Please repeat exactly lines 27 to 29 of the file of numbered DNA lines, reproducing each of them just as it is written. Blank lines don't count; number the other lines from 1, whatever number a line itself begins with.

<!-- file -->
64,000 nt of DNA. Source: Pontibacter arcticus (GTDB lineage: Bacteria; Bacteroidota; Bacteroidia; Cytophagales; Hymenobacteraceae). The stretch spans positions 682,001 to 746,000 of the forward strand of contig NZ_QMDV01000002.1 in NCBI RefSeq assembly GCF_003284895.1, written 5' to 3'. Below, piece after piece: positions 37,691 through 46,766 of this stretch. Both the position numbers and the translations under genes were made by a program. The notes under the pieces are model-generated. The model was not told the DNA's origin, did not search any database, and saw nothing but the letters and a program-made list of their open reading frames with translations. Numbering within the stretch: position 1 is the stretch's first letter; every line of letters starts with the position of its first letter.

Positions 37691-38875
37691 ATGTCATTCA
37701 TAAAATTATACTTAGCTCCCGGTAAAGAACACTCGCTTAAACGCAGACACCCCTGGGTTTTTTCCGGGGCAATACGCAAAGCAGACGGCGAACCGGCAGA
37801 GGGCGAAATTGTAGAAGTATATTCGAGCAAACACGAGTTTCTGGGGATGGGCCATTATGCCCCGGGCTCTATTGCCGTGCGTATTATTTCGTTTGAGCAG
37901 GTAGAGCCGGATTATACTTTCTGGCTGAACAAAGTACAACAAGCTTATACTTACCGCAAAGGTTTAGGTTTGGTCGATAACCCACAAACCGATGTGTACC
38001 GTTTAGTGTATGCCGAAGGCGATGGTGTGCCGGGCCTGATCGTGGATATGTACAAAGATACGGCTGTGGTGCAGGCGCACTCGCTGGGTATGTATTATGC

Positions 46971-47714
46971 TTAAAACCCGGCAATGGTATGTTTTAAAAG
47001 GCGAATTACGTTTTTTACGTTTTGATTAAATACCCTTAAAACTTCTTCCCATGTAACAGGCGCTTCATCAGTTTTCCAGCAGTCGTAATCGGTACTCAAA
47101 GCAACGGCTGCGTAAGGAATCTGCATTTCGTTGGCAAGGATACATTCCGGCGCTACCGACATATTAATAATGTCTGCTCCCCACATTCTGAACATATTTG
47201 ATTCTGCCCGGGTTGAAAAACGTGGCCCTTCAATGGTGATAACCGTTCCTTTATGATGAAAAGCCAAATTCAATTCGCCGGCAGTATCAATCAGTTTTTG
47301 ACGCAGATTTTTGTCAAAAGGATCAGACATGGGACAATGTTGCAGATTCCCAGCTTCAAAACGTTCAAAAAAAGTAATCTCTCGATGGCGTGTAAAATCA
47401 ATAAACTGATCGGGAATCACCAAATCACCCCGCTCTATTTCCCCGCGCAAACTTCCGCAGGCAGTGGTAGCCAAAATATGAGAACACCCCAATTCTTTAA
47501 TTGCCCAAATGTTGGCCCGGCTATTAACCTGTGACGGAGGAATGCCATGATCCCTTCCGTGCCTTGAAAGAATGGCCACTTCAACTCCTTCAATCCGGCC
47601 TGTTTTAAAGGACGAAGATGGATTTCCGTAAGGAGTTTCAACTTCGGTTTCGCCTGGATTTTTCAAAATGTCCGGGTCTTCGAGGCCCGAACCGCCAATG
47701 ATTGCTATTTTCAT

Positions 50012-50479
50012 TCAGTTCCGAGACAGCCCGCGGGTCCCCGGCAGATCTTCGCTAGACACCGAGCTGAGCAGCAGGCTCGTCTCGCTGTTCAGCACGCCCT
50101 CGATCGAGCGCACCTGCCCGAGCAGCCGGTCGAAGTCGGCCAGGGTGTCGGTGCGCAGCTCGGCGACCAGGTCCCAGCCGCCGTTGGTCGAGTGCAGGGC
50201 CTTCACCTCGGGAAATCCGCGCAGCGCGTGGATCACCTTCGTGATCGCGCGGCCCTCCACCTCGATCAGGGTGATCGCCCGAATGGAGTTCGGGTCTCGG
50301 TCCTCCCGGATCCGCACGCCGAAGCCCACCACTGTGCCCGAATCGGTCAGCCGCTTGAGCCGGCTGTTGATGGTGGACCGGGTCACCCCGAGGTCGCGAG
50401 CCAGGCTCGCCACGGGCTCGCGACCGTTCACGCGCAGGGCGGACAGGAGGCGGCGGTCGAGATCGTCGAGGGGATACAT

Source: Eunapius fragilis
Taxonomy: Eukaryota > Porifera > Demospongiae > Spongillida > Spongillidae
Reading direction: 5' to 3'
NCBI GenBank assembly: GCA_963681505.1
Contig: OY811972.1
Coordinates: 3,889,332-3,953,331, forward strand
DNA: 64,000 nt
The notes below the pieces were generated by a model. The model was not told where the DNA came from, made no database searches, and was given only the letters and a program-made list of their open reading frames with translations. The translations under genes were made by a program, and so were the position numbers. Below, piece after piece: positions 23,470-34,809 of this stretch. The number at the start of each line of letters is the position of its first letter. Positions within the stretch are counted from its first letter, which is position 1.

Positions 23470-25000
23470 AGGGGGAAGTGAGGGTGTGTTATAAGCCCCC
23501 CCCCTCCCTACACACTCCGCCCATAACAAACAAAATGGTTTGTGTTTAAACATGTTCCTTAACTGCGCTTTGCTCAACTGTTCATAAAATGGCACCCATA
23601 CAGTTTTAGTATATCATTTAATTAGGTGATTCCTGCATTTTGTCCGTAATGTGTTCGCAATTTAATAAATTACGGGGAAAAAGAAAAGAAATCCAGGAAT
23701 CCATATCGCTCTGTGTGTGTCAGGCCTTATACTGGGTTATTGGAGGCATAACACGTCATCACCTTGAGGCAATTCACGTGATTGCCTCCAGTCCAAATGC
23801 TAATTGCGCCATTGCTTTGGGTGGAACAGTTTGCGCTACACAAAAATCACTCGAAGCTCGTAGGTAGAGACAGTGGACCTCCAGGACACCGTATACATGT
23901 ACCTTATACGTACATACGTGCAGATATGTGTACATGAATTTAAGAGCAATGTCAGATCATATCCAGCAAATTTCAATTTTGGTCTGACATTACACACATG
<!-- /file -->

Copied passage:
NCBI GenBank assembly: GCA_963681505.1
Contig: OY811972.1
Coordinates: 3,889,332-3,953,331, forward strand